An employee asked Mulcahy to describe what Xerox would look like when she restored it under her plan. Most CEOs would have crafted a new vision statement for the new Xerox. Not mulcahy. She created a fictitious Wall Street Journal article describing Xerox in the year 2005. “We outlined the things we hoped to accomplish as though we had already achieved them,” said Mulcahy. “We included performance metrics — even quotes from Wall Street analysts. It was really our vision of what we wanted the company to become.”
When the plan was developed and rolled out, Mulcahy spent a lot of time soliciting feedback from and communicating with stakeholders on the turnaround. This was her way of getting buy-in — she told her stakeholders that this what you shared with me, and here is how your feedback will change our company’s path. This is effective, 360-degree communication.
Sharing her story with the students and faculty at the Stanford University Graduate School of business, one student asked her what keeps her up at night. She replied, “I think I am more motivated by fear of failure than a desire to succeed. My experience at Xerox has taught me that crisis is a very powerful motivator. It forces you to make choices that you probably wouldn’t have made otherwise. It intensifies your focus, your competitiveness, your relentless desire to attain best-in-class status. I want to do everything I can to make sure that we don’t lose that now that we’re back on track.”
The purpose of sharing this story is that this is an excellent example of improv leadership. Improv leadership consists of the following principles — respect, trust, support, listen, focus, adapt, and the philosophy of ‘Yes, And.’
Mulcahy demonstrated improv leadership initially when she instituted her 90-day listening tour. As she stated earlier, “listening to anyone who had a perspective on what was wrong with the company. I think if you spend as much time listening as talking, that’s time well spent.” By asking the questions, listening to different perspectives, not getting defensive, and being focused and present in each conversation, something magical happened. The respect and trust for Mulcahy from those interviewed exponentially grew. When you listen to understand a conversation, park your ego and agenda, and focus on the other person’s thoughts and ideas without interrupting, you get respect and trust in return. She wasn’t telling them her idea on how she was going to fix the problem. She wanted to know their thoughts, and by doing so, she empowered them.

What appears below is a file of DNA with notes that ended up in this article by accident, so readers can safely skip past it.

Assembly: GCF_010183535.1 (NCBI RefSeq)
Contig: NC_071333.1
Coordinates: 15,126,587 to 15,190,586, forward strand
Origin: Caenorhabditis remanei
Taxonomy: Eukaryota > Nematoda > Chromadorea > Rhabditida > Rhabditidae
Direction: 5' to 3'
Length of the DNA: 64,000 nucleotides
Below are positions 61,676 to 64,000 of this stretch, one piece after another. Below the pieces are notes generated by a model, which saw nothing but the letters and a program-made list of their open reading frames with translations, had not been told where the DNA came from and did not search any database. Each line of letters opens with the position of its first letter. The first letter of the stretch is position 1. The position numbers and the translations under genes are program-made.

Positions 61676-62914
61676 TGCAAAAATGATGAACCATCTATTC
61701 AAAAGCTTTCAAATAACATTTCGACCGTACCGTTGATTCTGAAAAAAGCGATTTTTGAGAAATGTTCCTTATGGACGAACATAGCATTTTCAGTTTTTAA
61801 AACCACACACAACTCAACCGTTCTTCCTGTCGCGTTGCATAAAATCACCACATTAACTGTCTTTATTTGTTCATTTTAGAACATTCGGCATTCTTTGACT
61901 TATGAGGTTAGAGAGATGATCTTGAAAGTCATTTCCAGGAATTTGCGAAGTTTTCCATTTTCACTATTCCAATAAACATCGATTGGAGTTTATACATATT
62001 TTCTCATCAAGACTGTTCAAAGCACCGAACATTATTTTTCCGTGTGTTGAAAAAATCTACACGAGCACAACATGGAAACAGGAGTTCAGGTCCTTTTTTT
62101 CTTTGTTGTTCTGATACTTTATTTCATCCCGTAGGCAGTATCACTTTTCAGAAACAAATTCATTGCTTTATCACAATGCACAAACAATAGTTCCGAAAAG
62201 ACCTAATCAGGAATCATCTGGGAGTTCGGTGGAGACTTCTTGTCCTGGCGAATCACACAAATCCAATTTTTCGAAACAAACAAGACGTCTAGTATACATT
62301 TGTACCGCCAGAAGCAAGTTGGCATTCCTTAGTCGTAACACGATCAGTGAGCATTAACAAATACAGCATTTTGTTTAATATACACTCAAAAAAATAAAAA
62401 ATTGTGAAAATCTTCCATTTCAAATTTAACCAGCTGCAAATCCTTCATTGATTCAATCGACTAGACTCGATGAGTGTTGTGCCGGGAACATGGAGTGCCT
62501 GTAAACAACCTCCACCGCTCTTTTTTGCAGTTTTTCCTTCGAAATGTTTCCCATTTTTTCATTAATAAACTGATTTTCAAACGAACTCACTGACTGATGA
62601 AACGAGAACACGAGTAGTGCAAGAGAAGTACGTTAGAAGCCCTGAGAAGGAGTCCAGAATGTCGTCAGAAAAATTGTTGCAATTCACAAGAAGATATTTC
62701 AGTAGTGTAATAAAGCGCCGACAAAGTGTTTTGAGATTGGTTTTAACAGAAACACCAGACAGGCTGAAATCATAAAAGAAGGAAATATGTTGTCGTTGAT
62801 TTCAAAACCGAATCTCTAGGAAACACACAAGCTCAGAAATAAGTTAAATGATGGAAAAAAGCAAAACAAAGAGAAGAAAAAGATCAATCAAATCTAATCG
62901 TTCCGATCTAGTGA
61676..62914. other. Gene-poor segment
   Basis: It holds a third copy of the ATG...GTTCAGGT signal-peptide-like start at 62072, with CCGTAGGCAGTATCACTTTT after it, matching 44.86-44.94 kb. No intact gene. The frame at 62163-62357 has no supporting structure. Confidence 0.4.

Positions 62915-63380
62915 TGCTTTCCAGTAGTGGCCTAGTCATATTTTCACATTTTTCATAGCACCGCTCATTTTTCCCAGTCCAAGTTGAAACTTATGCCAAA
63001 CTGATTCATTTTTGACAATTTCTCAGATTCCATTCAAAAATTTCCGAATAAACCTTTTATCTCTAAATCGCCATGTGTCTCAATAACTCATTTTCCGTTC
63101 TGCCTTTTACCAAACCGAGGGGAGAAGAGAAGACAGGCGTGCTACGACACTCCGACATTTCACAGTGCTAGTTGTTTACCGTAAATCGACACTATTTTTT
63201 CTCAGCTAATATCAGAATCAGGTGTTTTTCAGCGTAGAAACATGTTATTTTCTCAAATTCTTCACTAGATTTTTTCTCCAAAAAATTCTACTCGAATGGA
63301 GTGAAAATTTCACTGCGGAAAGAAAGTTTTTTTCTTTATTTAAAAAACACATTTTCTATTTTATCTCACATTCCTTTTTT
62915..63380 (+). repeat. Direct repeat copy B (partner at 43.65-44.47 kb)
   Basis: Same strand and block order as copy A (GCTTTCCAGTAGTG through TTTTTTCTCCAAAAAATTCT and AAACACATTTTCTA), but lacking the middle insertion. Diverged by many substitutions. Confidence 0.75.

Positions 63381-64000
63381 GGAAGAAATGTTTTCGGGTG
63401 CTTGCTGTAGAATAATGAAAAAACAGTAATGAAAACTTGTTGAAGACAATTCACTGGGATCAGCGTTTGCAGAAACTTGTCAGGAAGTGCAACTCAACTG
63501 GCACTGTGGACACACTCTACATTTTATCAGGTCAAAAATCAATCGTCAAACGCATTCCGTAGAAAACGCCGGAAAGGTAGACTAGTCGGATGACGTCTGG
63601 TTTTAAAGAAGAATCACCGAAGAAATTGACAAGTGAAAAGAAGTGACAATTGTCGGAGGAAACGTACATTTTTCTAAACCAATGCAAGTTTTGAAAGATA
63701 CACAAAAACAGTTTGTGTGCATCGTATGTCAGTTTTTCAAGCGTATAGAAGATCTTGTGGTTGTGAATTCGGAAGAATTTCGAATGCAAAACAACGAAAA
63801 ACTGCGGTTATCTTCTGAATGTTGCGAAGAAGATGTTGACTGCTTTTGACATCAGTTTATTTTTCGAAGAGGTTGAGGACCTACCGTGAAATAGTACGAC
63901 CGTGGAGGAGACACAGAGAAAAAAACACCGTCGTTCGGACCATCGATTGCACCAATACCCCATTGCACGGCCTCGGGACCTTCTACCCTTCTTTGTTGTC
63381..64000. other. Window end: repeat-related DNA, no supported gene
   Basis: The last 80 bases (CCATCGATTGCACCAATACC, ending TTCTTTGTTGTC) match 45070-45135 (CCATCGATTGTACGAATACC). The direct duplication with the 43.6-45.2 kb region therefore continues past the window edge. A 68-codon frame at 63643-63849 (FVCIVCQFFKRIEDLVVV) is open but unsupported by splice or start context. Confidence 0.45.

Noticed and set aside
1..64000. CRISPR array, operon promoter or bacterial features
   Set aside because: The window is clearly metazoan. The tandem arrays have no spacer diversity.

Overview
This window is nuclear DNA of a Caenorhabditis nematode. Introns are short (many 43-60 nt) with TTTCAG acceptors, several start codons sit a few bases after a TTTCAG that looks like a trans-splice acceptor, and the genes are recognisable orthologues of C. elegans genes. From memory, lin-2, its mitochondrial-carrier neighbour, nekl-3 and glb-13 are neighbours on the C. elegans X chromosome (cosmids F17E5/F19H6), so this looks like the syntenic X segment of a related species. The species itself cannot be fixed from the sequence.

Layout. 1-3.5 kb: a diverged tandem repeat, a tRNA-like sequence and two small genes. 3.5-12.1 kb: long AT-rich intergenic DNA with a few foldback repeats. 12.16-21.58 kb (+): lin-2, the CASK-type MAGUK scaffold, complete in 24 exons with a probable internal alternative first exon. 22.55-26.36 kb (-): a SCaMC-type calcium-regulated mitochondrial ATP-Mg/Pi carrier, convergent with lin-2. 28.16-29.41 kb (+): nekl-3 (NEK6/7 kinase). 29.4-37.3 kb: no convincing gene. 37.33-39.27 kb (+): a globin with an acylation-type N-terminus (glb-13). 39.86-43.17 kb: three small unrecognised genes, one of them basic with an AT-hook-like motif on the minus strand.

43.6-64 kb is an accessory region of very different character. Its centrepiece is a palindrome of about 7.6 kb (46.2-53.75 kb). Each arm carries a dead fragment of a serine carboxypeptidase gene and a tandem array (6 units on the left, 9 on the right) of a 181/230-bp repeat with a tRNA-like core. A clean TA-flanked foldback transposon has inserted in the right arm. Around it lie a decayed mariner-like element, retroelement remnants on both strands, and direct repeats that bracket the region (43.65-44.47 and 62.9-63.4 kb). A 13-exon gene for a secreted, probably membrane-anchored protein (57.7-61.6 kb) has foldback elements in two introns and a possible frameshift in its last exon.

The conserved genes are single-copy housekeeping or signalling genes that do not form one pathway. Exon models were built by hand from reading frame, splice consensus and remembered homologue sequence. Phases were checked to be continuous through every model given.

When was the last time you actually listened to understand when you were soliciting thoughts and ideas from another person? When you do this, you are gathering bits and pieces of critical information to solve the problem at hand. Too many C-Suite leaders are afraid to solicit thoughts and ideas from others in the organization because of the myth that you need to have all the answers and solve all the problems. I have always said, “the collective knowledge outside of your office far exceeds the collective knowledge inside your office.” Collaborating with others and working as a group solves problems.
When you collaborate, you are, in essence, co-creating with the team and/or the organization. By doing so, you have adopted the ‘Yes, And’ principle and will keep conversations moving forward positively, all the while adapting to what’s thrown at you and the team. Your role as a leader in the organization is to continually develop the people, their talent and potential, and their ability to adapt to change. This is empowerment. This is effective communication. This is thriving amidst change and rising to even more tremendous success and achievement. This is Leadership In HyperDrive — Powered by Improv.